But what has been very odd for me (and not in a bad way) has been being surrounded by the German language for the first time in my life. Having been raised on a steady diet of Holocaust movies and WWII documentaries, the only German I ever heard growing up were ones like "schnell" being yelled by a Gestapo officer at a Jew. (I regularly watch the History Channel and in college would stay up late at night watching programs about the Third Reich. Back in those days, it seemed that the channel's slogan was, "All Hitler, all the time." I also rather enjoy pieces about the Civil War. Inside of me, there's a 65 year old man trying to get out.) So it has been particularly amusing to hear the language put to everyday, non-genocidal use. But better than that has been seeing the ethnic variety amongst the German speakers. Though I am aware that Europe is a much more diverse place than it was at the end of the WWII, I hadn't done much research into its present demography before visiting (I left all that to Mr. Type A.) But I don't think that knowing more would've made it any less surreal when I heard a Muslim woman wrapped in a head scarf of North African descent speak German into her cell phone. Somewhere, Hitler is rolling in his grave. Now if only the History Channel could document and broadcast it.

In other news, my luggage was eventually returned to me late last night and one of our hostel mates is a journalist from Romania- I peppered her with annoying questions about the country's gymnasts. She was much more knowledgeable about 30 Rock than back handsprings. The other is from Newfoundland and she has the most delightful Canadian accent.

Oh, and I smell like cigarette smoke. Where is Mayor Bloomberg when you need him?

Monday, July 5, 2010

Explorers we are!

Dear 3.5 readers,

Tomorrow I will be leaving the country to explore (as did the NATO forces that went before me) the Balkans. I don't expect to be able to update this blog while I'm abroad so this will be it for now. I will leave you with a quote from a Calvin & Hobbes treasury. (I owned all the books as a kid and they got me through many a long, boring Shabbos afternoon.) But this particular poem is dear to my heart since I used it in my valedictory address when I graduated from high school. (I'm pretty sure that when I jokingly referred to the boy and his stuffed tiger as the "renowned philosophers Calvin & Hobbes, everyone thought I was quoting John Calvin and Thomas Hobbes. Or perhaps I'm giving them too much credit.)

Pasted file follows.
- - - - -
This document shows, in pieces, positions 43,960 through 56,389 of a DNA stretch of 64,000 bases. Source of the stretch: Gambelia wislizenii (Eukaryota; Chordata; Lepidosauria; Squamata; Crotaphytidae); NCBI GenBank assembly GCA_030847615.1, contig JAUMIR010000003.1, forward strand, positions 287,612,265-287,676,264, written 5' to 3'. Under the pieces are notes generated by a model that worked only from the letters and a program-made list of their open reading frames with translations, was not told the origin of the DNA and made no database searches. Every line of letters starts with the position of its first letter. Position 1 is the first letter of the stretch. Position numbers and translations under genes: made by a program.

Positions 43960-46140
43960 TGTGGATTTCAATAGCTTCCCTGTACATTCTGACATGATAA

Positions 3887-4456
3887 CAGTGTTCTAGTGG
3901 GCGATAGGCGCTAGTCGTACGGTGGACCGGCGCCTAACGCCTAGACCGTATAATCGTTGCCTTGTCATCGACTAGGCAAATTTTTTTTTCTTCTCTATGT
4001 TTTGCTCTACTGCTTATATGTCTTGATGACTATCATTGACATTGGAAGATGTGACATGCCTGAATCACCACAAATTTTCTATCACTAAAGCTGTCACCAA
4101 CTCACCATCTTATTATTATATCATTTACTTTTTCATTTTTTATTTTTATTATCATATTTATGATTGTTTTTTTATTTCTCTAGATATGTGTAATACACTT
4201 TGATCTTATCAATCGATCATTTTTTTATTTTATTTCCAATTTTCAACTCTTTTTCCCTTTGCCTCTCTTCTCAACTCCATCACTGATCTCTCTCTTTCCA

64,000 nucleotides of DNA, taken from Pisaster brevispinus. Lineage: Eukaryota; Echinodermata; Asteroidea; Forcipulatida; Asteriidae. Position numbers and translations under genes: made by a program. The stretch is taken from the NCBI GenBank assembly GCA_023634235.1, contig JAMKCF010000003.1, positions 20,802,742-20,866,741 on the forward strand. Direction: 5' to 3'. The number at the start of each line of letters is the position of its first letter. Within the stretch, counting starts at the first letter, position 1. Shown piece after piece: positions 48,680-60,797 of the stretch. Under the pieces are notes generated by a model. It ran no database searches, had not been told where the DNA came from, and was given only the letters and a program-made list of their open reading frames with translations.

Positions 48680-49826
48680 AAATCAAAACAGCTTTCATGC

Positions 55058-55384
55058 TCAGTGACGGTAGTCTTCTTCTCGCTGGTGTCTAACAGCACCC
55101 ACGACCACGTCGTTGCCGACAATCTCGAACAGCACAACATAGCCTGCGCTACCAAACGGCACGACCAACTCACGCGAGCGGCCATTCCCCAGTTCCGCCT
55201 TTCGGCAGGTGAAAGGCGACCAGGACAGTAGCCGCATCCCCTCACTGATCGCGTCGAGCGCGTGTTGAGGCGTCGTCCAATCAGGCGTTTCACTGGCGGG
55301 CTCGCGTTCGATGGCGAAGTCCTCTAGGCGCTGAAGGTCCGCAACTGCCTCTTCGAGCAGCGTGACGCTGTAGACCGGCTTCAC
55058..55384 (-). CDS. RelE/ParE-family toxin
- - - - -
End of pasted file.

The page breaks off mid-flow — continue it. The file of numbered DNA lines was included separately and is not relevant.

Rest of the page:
Explorers we are,
intrepid and bold.

Out in the wild,
amongst wonders untold.
Equipped with our wits,

a map and a snack.
We're searching for fun,

and we're on the right track.

Have a great summer!

Sunday, July 4, 2010

Happy Shiny Bike People

I spend a lot of time making fun of bikes, frequently referring to them as "two wheeled instruments of death," and calling myself an "avid pedestrian," which I am. But what I often don't admit is that I wish I could be one of the happy shiny bike people, those cyclists that zip down the streets of my Brooklyn neighborhood, weaving in and out of traffic with so much ease and so little regard for personal safety. Biking in NYC is dangerous though you wouldn't know it, judging from the cyclist's brazen attitudes. Having undergone two orthopedic surgeries for issues unrelated to biking, I am not looking to have any more procedures, I am fearful of more injury and subsequent rehab. When I do ride my bike through traffic, I clench my shoulders so tightly I could wear them as earrings. (This was also how I wore my shoulders during the first 6 months I lived and drove in L.A.)

I am also particularly if foolishly jealous of those cyclists who managed to dress fashionably whilst pedaling without a helmet. I have curly hair and I hate mashing my kinks every time I put mine on. It is impossible for me to arrive anywhere after a bike ride looking remotely attractive. And I know it's stupid but biking without a helmet, like smoking, is cool.